Racism Influences Methodists' History
Racism has been a defining force in shaping the Methodist movement in the United States from its earliest days.
Today, the United Methodist Church is confronting that past. It has repented for its racism, and launched efforts to fight racism in the denomination and society at large. It is also seeking reconciliation with African American Methodists.
"The history is important to understand the present," says Bishop Forrest Stith of Upper Marlboro, Md. He is championing a move to establish a heritage center to preserve the historical journey of African-Americans in the United Methodist Church.
"If you haven't been around a long time, it's a history that people are quickly forgetting," says Bishop Melvin G. Talbert of Nashville, Tenn., who became one of the first church's first African-American bishops when he was elected in 1980.
|Bishop Melvin G. Talbert|
African Americans were among the first Methodists in the United States, attending the early revival meetings and contributing two popular preachers - Harry Hosier and Richard Allen - to the church. Racist attitudes were already at work, as African Americans were forced to sit in church balconies and receive Holy Communion after their fellow white worshipers.
In 1787, Allen and other black Methodists walked out of St. George's Methodist Episcopal Church in Philadelphia to protest their treatment by whites. Allen later helped establish the African Methodist Episcopal Church and became its first bishop.
The AME Church was the first of three historically black denominations that were created because of racism in the predominantly white Methodist church. The African Methodist Episcopal Zion Church was organized in 1796 by blacks protesting discrimination at John Street Methodist Church in New York City. The Christian Methodist Episcopal Church (originally the Colored Methodist Episcopal Church) was created in 1870 as the result of an agreement between white and black members of the Methodist Episcopal Church, South.
The formation of the Methodist Episcopal Church, South, reflected the fact that even white Methodists could not agree on issues of race and slavery. Methodism's founder, John Wesley, was an outspoken opponent of slavery, denouncing it as evil, and the Methodist Episcopal Church held to his view. However, the Southern churches broke away in 1844.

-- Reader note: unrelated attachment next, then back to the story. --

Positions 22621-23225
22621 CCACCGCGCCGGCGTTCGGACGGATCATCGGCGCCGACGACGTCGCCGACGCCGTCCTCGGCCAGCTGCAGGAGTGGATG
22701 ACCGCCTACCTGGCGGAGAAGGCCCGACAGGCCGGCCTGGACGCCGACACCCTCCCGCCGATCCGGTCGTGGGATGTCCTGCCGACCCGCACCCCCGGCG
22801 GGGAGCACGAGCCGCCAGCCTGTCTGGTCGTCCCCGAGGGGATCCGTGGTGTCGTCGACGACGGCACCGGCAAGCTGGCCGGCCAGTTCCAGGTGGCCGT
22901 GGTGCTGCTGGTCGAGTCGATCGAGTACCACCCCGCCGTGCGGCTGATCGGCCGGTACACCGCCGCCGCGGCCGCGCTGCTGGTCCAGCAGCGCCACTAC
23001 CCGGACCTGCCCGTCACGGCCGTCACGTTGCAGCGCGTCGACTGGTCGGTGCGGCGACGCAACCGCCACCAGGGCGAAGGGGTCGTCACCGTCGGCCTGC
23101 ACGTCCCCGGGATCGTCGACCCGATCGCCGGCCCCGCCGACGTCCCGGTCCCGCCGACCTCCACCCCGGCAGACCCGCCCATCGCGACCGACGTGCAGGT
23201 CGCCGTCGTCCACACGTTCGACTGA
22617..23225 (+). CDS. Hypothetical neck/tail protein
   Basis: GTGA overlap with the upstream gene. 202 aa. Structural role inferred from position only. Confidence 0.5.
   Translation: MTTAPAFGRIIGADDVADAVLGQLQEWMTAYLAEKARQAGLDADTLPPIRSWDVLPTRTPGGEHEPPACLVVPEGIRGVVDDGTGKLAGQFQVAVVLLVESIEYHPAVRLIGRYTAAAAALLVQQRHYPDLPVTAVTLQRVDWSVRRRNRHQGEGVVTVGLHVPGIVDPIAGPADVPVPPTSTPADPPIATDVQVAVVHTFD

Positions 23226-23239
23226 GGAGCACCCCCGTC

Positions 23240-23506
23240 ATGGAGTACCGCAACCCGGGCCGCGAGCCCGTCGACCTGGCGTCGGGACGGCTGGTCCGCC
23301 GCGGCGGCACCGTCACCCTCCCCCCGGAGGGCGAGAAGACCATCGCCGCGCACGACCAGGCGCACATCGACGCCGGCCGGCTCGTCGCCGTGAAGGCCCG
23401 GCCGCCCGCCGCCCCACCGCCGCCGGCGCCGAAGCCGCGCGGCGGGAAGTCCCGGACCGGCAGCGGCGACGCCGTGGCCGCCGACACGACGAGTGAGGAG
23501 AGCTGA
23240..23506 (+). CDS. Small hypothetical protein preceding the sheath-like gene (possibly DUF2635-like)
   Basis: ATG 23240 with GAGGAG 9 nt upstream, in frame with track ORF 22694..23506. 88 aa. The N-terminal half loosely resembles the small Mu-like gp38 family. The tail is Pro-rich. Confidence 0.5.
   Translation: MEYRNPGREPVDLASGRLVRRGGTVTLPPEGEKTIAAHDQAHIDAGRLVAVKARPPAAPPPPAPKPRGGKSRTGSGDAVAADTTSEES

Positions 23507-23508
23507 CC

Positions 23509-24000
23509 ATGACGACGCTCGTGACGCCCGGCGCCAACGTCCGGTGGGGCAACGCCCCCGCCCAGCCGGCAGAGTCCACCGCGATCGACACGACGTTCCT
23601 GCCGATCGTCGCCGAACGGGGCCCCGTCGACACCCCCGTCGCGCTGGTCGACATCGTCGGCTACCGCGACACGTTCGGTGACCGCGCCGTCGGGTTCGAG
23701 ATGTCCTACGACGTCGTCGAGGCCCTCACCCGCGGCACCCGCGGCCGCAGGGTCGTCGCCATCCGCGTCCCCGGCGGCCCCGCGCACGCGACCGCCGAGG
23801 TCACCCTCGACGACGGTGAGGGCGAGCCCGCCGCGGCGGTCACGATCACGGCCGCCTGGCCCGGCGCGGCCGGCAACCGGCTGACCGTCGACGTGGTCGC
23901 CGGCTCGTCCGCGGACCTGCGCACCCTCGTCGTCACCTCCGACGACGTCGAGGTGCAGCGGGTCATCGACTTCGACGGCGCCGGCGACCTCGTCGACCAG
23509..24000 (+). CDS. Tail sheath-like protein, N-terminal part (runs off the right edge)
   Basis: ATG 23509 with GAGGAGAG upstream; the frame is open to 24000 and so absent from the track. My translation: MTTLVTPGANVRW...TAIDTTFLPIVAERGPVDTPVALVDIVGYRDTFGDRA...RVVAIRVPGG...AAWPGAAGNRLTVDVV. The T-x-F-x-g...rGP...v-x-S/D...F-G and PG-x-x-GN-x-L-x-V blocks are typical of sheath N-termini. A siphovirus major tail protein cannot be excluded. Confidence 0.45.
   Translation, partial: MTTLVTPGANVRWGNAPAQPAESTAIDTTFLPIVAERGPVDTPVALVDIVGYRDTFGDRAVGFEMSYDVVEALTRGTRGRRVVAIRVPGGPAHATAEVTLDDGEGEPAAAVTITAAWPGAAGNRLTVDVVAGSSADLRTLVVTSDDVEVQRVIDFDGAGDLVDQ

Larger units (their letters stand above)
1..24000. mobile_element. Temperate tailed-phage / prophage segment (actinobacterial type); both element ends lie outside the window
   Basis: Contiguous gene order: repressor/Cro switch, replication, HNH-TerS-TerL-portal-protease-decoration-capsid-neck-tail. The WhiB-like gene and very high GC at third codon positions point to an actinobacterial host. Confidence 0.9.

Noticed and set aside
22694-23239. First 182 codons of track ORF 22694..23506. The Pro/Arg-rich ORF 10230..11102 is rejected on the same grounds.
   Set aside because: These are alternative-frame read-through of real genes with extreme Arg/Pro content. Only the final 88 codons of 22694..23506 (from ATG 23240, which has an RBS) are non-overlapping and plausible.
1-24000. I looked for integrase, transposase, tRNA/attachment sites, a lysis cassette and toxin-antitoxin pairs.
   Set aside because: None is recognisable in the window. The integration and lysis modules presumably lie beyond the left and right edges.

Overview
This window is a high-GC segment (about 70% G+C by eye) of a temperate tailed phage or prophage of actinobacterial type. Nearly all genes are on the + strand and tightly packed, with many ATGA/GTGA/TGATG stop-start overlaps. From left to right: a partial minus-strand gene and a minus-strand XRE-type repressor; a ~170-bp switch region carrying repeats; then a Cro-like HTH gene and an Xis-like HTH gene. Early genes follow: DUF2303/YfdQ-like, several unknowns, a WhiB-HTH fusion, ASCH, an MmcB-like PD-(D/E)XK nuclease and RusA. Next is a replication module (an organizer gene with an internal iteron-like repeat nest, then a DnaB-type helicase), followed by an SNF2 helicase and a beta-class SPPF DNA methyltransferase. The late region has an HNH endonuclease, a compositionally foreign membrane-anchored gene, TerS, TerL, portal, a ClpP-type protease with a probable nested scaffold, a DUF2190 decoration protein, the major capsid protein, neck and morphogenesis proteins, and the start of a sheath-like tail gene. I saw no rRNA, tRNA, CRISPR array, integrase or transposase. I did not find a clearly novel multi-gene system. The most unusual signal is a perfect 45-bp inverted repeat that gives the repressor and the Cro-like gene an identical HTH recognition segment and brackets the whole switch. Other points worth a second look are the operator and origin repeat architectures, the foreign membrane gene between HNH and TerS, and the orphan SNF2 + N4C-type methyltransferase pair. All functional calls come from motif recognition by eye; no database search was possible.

In 1939, relationships finally began to mend, and the Methodist Episcopal Church, Methodist Episcopal Church, South, and a third denomination, the Methodist Protestant Church, reunited to form the Methodist Church. However, Southern white churches still did not wish to "annual conference" with black churches.
The uniting churches resolved their problem by creating the Central Jurisdiction, a unit of the new denomination based not on geography but race. The church remained segregated for nearly 30 years, until the Methodists merged with the Evangelical United Brethren to form the United Methodist Church. With that 1968 merger, the Central Jurisdiction's churches, clergy and bishops were integrated into the denomination's five U.S. geographical jurisdictions.
At the beginning of the 21st century, the United Methodist Church is focusing on racism and promoting diversity with more vigor than ever. It is actively promoting more inclusiveness and diversity in its institutions and leadership. One of its 14 churchwide agencies, the Commission on Religion and Race, focuses on those issues, and caucuses such as Black Methodists for Church Renewal and Methodists Associated Representing the Cause of Hispanic Americans also keep them in front of the church. Through programs such as Strengthening the Black Church for the 21st Century, the National Plan for Hispanic Ministries, the Council on Korean-American Ministries and the Native American Comprehensive Plan, the denomination is building up racial-ethnic congregations.
The church's General Conference, its top lawmaking body, held a service of repentance and reconciliation during its 2000 gathering in Cleveland. Leaders of the AME, AMEZ and CME churches spoke at the service, affirming the United Methodists but also emphasizing that the denomination has much work to do as it pursues reconciliation. Similar services are being held throughout the United Methodist Church's regional units in the United States.
The United Methodists and the three historically black denominations are struggling with their past and working for a more united future through the Commission on Pan-Methodist Cooperation and Union. They also are combating racism through an ecumenical organization called Churches Uniting in Christ. The group, which also includes five other denominations, elected Talbert as its first coordinating council president early this year. The Rev. James Lawson Jr. of Los Angeles, a retired United Methodist pastor and civil rights legend, says he considers the group "genuine in its efforts to fight against racism."
One of the United Methodist Church's greatest strengths is its multiculturalism, and that has posed additional challenges as the denomination seeks to be more inclusive. Programs and groups in the church now focus specifically on the concerns of Hispanics, Native Americans and Asian Americans, among others. In addition to 14 African-Americans, the church's Council of Bishops includes two Hispanics and a Korean American.
Yvonne J. Medley, a writer based in Waldorf, Md., contributed to this report.
This United Methodist News Service article was released 7/31/2002.